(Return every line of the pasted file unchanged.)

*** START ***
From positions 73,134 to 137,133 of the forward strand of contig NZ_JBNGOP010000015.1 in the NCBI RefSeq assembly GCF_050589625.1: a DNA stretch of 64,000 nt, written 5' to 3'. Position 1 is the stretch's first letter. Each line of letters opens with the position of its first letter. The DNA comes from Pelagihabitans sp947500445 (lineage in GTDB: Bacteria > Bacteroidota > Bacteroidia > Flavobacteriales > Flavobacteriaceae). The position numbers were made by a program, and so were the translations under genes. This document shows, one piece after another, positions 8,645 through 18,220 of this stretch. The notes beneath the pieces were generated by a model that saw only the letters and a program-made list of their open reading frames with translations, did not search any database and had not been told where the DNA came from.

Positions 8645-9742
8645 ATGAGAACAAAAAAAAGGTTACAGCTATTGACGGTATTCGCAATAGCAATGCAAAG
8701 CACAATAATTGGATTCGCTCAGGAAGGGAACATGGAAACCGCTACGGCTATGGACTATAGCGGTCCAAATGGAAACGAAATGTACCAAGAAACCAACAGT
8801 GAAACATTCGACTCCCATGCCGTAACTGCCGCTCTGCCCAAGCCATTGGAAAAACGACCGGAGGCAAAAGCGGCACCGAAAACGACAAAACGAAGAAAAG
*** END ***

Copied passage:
From positions 73,134 to 137,133 of the forward strand of contig NZ_JBNGOP010000015.1 in the NCBI RefSeq assembly GCF_050589625.1: a DNA stretch of 64,000 nt, written 5' to 3'. Position 1 is the stretch's first letter. Each line of letters opens with the position of its first letter. The DNA comes from Pelagihabitans sp947500445 (lineage in GTDB: Bacteria > Bacteroidota > Bacteroidia > Flavobacteriales > Flavobacteriaceae). The position numbers were made by a program, and so were the translations under genes. This document shows, one piece after another, positions 8,645 through 18,220 of this stretch. The notes beneath the pieces were generated by a model that saw only the letters and a program-made list of their open reading frames with translations, did not search any database and had not been told where the DNA came from.

Positions 8645-9742
8645 ATGAGAACAAAAAAAAGGTTACAGCTATTGACGGTATTCGCAATAGCAATGCAAAG
8701 CACAATAATTGGATTCGCTCAGGAAGGGAACATGGAAACCGCTACGGCTATGGACTATAGCGGTCCAAATGGAAACGAAATGTACCAAGAAACCAACAGT
8801 GAAACATTCGACTCCCATGCCGTAACTGCCGCTCTGCCCAAGCCATTGGAAAAACGACCGGAGGCAAAAGCGGCACCGAAAACGACAAAACGAAGAAAAG